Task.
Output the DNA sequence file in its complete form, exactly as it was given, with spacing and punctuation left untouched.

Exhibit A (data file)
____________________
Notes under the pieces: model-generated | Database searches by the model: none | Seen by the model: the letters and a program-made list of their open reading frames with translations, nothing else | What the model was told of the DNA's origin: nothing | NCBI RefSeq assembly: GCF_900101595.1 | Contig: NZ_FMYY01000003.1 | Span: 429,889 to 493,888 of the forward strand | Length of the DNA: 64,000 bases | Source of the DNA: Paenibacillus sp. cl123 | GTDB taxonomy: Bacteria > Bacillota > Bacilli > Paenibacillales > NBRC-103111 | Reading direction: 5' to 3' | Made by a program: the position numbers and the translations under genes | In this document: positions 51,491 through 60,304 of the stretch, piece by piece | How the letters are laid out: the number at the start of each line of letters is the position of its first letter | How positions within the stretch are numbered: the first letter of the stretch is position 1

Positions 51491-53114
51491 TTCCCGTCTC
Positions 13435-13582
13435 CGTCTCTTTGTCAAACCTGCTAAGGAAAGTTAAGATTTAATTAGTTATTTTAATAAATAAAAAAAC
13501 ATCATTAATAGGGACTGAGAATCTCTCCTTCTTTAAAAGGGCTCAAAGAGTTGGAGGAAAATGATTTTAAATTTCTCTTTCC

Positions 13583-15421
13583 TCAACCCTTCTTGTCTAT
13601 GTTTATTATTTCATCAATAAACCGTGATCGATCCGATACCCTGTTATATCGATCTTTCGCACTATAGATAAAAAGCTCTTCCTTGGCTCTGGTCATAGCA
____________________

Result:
Notes under the pieces: model-generated | Database searches by the model: none | Seen by the model: the letters and a program-made list of their open reading frames with translations, nothing else | What the model was told of the DNA's origin: nothing | NCBI RefSeq assembly: GCF_900101595.1 | Contig: NZ_FMYY01000003.1 | Span: 429,889 to 493,888 of the forward strand | Length of the DNA: 64,000 bases | Source of the DNA: Paenibacillus sp. cl123 | GTDB taxonomy: Bacteria > Bacillota > Bacilli > Paenibacillales > NBRC-103111 | Reading direction: 5' to 3' | Made by a program: the position numbers and the translations under genes | In this document: positions 51,491 through 60,304 of the stretch, piece by piece | How the letters are laid out: the number at the start of each line of letters is the position of its first letter | How positions within the stretch are numbered: the first letter of the stretch is position 1

Positions 51491-53114
51491 TTCCCGTCTC
Positions 13435-13582
13435 CGTCTCTTTGTCAAACCTGCTAAGGAAAGTTAAGATTTAATTAGTTATTTTAATAAATAAAAAAAC
13501 ATCATTAATAGGGACTGAGAATCTCTCCTTCTTTAAAAGGGCTCAAAGAGTTGGAGGAAAATGATTTTAAATTTCTCTTTCC

Positions 13583-15421
13583 TCAACCCTTCTTGTCTAT
13601 GTTTATTATTTCATCAATAAACCGTGATCGATCCGATACCCTGTTATATCGATCTTTCGCACTATAGATAAAAAGCTCTTCCTTGGCTCTGGTCATAGCA